updated - August 5, 2021 Thursday EDT
China subjected Microsoft Corp. in an ivestigative probe on its violation of anti-monopoloy law. They're expected to offer an explanation in twenty days.
The State Administration for Industry and Commerce (SAIC) posted Tuesday the twenty-day deadline in an official notice demanding to company to offer a written explanation. They're expected to submit the explanation regarding the queries about the compatibility of the companies' Windows operating system and Office software.
The SAIC are currently investigating Microsoft's vice president and senior managers.
Chinese companies raised complaints on Microsoft's verfication codes, according to a state media report filed Monday. The Xinhua news agency said that the use of the codes probably violates the country's anti-monopoly law.
These codes are typically used by licensed software to prevent piracy. Original copies of the software include the verification codes which entitles the users to updates on the product and technical support from the manufacturer.
Piracy has been one of Microsoft's largest pitfalls in China. It's reported that the company made less revenue in the mailand than in the Netherlands.
"How does an anti-piracy measure constitute monopolistic behavior if other suppliers can also use the same technique?" said Duncan Clark from a Beijing-based technology consultany.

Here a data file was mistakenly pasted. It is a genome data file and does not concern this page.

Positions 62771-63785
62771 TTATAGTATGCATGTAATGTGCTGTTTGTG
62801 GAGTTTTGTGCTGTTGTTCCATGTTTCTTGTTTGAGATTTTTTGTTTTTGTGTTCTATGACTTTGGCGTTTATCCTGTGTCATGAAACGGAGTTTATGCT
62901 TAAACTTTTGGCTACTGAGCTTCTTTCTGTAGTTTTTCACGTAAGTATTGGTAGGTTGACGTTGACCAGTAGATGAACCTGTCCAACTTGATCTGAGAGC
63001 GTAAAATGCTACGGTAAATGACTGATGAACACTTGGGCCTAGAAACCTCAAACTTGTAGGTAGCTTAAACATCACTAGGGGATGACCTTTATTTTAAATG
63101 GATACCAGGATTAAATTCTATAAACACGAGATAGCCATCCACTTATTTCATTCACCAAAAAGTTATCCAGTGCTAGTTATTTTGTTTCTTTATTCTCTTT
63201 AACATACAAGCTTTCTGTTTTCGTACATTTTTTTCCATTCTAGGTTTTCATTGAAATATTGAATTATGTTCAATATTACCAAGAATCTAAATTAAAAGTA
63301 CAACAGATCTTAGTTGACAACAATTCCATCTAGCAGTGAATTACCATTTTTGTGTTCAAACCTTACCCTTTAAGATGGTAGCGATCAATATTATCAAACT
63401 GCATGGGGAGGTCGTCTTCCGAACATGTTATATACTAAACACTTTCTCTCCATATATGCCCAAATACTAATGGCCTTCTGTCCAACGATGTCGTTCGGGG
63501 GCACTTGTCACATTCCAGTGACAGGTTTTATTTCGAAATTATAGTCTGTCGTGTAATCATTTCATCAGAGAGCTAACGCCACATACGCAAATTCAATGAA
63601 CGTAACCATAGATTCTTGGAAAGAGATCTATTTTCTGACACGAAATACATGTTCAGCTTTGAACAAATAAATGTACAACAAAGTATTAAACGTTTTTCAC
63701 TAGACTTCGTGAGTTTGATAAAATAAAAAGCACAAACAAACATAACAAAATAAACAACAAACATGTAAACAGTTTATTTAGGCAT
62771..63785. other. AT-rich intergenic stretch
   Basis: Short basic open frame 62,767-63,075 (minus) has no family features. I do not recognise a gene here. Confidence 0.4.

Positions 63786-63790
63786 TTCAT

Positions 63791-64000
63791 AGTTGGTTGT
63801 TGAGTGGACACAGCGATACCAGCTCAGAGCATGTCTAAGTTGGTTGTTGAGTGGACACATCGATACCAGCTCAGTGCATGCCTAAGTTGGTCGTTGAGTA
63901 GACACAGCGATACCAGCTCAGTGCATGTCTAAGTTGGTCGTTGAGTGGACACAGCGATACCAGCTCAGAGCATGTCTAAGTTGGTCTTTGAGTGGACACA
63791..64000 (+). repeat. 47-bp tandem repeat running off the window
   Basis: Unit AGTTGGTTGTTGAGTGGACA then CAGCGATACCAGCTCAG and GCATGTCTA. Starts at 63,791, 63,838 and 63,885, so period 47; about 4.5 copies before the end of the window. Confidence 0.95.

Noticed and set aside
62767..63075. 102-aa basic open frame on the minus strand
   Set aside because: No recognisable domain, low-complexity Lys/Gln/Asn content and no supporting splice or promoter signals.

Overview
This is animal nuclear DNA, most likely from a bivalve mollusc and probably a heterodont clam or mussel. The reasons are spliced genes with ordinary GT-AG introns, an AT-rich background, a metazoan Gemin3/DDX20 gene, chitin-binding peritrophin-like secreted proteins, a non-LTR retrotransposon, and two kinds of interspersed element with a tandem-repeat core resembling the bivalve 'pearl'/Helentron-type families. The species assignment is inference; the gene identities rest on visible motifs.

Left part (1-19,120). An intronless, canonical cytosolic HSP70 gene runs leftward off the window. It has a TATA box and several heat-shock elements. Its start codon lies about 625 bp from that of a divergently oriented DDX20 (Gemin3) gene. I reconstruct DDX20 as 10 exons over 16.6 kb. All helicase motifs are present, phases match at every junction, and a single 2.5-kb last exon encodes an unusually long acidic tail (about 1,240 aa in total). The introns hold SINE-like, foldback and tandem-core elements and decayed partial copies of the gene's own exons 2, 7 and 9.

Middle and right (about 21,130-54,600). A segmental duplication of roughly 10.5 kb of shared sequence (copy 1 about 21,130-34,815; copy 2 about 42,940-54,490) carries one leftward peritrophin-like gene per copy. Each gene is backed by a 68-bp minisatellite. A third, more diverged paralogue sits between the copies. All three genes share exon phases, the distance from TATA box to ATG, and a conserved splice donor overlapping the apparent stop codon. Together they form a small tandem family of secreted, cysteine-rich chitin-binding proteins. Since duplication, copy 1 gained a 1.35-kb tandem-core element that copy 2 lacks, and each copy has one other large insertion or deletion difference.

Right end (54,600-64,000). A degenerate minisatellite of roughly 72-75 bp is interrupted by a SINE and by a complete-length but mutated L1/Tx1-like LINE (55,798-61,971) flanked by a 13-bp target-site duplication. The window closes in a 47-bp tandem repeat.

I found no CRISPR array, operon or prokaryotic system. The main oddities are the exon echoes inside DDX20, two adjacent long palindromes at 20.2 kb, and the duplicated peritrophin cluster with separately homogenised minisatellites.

The Anti-Monopoly Law of China prohibits agreements between business and trading partners that contain certain restrictions on their competition. The law prohibits restrictive agreements and the domination of a market. It also prevents mergers that limits competitors. The government started implementation of the law in 2008.
There are at least 30 foreign companies, including Microsoft, under the scrutiny of anti-monopoly regulators. Critics of the law insist that the country target overseas business, which the regulators deny.
According to Reuters, Microsoft has been targeted by the anti-monopoly regulators since 2013. The company insisted that they're serious in following China's regulations.
Satya Nadella, Microsoft's CEO, is expected to arrive in the country later this month.
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